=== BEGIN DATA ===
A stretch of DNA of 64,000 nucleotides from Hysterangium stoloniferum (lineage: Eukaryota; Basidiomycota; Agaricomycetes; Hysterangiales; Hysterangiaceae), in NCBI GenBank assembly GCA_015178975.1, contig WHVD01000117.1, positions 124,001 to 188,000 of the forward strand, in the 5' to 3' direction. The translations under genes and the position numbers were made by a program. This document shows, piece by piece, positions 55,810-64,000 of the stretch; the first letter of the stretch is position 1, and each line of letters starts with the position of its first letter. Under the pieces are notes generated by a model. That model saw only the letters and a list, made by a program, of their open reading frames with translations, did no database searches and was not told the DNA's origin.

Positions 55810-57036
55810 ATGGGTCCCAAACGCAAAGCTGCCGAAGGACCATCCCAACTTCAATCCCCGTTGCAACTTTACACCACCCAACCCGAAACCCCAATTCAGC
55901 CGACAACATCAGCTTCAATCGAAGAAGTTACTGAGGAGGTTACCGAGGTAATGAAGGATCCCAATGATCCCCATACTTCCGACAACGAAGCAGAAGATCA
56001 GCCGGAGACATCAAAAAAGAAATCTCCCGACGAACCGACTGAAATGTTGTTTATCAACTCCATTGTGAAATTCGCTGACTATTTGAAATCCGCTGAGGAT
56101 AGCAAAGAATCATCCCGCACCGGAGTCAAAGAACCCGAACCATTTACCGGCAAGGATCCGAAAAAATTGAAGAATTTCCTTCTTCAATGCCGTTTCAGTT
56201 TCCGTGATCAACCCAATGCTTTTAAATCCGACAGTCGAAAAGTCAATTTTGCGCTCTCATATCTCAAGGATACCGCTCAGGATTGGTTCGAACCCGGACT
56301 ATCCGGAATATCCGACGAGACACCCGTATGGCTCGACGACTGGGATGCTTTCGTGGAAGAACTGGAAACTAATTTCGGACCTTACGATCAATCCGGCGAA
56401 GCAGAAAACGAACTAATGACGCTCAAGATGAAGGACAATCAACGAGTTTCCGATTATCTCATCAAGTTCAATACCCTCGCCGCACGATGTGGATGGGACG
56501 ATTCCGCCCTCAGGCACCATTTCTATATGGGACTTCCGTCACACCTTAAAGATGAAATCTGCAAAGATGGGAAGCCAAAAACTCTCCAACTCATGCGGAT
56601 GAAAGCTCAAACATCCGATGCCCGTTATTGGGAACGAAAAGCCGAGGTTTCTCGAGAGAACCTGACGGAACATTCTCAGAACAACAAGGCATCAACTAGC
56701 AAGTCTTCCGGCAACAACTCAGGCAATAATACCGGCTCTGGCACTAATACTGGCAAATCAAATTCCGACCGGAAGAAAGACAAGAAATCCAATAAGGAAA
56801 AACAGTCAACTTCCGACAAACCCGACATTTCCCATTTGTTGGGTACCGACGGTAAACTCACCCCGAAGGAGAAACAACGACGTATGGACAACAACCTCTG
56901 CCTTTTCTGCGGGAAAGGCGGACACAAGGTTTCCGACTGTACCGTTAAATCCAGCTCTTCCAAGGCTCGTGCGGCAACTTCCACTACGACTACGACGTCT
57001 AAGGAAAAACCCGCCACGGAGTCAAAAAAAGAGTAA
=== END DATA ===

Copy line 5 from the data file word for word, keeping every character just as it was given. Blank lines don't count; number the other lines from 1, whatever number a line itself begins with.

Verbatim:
56001 GCCGGAGACATCAAAAAAGAAATCTCCCGACGAACCGACTGAAATGTTGTTTATCAACTCCATTGTGAAATTCGCTGACTATTTGAAATCCGCTGAGGAT